With multi-million dollar budgets from high fixed costs and thousands of transactions daily from patient services billing alone, dialed-in accounting infrastructure and controls prevent profit erosion or costly audits down the road.
Implementing medical billing software with practice management and EHR integrations automates the capture and coding of provider services for claims processing and revenue cycle management. Platforms like Quickbooks seamlessly reconcile patient ledger and insurance payment data with tax-ready financial reporting.
Hire an Accountant
Outsourcing certified accountants specialized in healthcare finances offers invaluable expertise so doctors can focus on patients rather than fiscal planning. Full-service accountants handle everything from monthly close, bank reconciliation, and consolidated financial statements to year-end filings, tax planning advice, and representing your interests under IRS audit if challenged.
Open a Business Bank Account
Strict separation between personal and hospital business finances simplifies reporting – from credit cards to bank accounts. Under IRS accountability standards, all expenses paid supporting business activities need clear justification as such. Clean accounting trials prevent “hiding” personal costs within company accounts tempting but risky without transparency.
Apply for a Business Credit Card
Establishing business credit cards also builds legitimacy with rating agencies and improves approval odds for larger credit limits as your hospital’s financial track record lengthens. Terms for new businesses average around $5000 for credit lines but investment backing substantially increases that ceiling.
7. Obtain Licenses and Permits
Before welcoming your first patient, properly licensing a hospital at both federal and state levels ensures full compliance with rigorous healthcare facility and patient privacy standards. Find federal license information through the U.S. Small Business Administration. The SBA also offers a local search tool for state and city requirements.
At the federal level, registering with the Centers for Medicare and Medicaid (CMS) allows for treating government-insured patients which comprise over half of hospital revenue. Gaining a National Provider Identifier (NPI) number lets CMS track services while fast-tracking Medicaid and Medicare reimbursement processes from the start.
CMS also dictates conditions of participation from quality of care to patient rights policies. Their surveyors conduct site visits assessing hundreds of standards tied to payment so staying audit-ready is key.
HIPAA compliance around patient data security and privacy represents another federal mandate with heavy fines for breaches. Appointing a dedicated HIPAA Privacy Officer accountable for information policies and staff training is advised.
However, state licensure drives the most stringent and consistent oversight through both Departments of Health and broader Health Planning Agencies. Certificate of Need (CON) laws require extensive proof of public necessity for new hospitals along with impact studies on existing providers. The complexity demands legal guidance from application through regulation beyond initial permitting.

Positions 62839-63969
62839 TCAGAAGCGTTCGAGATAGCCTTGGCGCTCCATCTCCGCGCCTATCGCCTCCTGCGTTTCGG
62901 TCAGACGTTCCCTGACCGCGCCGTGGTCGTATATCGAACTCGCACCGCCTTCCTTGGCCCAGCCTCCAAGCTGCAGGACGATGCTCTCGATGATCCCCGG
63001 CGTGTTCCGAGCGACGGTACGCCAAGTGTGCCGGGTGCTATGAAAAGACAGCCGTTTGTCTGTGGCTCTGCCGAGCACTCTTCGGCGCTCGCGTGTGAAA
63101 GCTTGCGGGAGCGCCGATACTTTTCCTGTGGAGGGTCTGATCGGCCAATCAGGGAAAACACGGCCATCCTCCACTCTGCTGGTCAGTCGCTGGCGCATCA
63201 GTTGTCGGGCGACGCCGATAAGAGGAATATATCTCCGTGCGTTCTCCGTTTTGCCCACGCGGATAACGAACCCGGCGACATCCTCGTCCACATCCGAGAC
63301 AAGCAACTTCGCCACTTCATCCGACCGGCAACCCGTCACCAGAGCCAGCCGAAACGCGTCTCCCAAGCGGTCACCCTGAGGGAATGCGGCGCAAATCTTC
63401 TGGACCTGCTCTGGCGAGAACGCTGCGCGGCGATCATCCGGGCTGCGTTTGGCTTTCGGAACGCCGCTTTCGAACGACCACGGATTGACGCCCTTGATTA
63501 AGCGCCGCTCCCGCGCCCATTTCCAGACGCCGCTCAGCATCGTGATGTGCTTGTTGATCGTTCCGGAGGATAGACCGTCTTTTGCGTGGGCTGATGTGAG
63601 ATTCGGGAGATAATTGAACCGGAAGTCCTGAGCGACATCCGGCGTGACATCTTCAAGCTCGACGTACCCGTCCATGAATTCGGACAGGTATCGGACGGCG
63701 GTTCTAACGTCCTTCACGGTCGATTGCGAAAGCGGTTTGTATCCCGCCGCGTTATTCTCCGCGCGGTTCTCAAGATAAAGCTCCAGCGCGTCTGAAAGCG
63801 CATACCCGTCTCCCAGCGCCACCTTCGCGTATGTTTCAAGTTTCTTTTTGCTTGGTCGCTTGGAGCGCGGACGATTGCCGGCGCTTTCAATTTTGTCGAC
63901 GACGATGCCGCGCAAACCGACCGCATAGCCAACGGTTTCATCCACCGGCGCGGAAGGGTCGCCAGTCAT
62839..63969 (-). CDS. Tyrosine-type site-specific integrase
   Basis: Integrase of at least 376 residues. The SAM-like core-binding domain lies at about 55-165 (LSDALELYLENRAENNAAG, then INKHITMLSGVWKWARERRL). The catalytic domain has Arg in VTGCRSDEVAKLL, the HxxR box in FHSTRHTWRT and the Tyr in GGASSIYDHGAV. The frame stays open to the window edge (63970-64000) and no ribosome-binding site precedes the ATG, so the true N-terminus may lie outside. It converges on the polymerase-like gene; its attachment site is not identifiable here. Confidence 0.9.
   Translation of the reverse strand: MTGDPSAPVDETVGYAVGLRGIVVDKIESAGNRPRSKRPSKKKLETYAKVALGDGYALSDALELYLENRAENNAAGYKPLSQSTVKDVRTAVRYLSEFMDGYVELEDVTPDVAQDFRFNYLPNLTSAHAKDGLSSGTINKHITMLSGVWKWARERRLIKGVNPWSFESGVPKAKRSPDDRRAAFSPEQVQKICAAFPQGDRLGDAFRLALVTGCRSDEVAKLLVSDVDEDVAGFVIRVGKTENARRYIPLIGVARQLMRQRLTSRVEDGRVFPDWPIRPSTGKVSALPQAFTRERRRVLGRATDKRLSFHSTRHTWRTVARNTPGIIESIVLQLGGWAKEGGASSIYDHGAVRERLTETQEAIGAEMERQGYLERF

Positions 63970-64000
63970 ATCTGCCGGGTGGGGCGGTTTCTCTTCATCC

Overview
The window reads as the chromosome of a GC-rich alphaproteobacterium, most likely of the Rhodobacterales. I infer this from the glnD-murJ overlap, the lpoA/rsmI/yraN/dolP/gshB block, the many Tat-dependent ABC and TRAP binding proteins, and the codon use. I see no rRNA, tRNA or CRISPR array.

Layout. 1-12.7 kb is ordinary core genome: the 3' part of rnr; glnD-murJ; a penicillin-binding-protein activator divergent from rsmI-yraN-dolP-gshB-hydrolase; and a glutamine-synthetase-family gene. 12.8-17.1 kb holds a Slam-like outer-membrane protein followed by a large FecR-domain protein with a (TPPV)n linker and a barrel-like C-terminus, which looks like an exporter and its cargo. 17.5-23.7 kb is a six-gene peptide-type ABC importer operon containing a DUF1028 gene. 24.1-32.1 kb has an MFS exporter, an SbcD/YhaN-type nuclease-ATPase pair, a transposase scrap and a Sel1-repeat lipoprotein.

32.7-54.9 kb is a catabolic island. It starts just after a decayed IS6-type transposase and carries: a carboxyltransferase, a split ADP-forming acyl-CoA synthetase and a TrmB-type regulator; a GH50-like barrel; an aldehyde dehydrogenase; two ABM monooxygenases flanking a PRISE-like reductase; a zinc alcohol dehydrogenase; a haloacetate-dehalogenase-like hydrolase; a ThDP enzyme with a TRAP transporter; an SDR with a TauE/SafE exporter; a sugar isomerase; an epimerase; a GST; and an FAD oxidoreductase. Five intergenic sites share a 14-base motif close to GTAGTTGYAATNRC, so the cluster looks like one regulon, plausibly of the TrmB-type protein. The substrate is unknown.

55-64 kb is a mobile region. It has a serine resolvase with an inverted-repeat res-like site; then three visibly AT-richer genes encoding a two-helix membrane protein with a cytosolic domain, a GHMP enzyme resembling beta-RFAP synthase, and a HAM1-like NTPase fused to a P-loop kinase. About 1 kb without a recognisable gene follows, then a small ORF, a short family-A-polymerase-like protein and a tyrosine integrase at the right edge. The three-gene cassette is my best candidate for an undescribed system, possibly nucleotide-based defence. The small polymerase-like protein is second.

Maintenance inspections occur at least annually at the state level while CMS revisits every 9-15 months. Deficiencies prompt tense follow-up visits so staying self-audit ready is key.
Facility permits must align with services provided from general medical, surgical, pediatric, and critical care beds to imaging scanner equipment operation. Radiology equipment faces their accreditation while pharmacies require certified pharmacist oversight and separate licensing.
Failure to maintain licenses risks payment revocation from Medicaid and Medicare, devastating major revenue streams. Penalties for unauthorized services or fraudulent billing among the hundreds of coding nuances lead to seven-figure settlements.
8. Get Business Insurance
Adequate insurance protects against financial ruin when inevitable issues arise in complex hospital operations. While no amount erases tragic loss of life from clinical errors, proactive risk management and insurance buffers viability.
“Going bare” without General Liability coverage opens unlimited personal assets exposure from vast liabilities like patient injury, employee discrimination, or, privacy suits. Umbrella policies adding extra liability limits beyond base GLs make sense given litigious patient cultures and seven-figure malpractice settlements.
Even with strong protocols, imagine air conditioning failures cause temperature-sensitive pharmaceuticals to spoil. Lacking separate Property coverage securing replacement drugs and lost revenue amid repairs leads to six-figure holes.
If ransomware locks access to systems before data backups hit, uninsured Business Interruption losses tally $150K daily in lost collections and care capacity.
Partnering with an independent broker with specialized healthcare resources simplifies securing comprehensive policies. Have them shop facilities, malpractice/errors, directors and officers liability plus any state-required workers’ compensation. Brokers present optimum carriers/terms absent insurer conflicts of interest.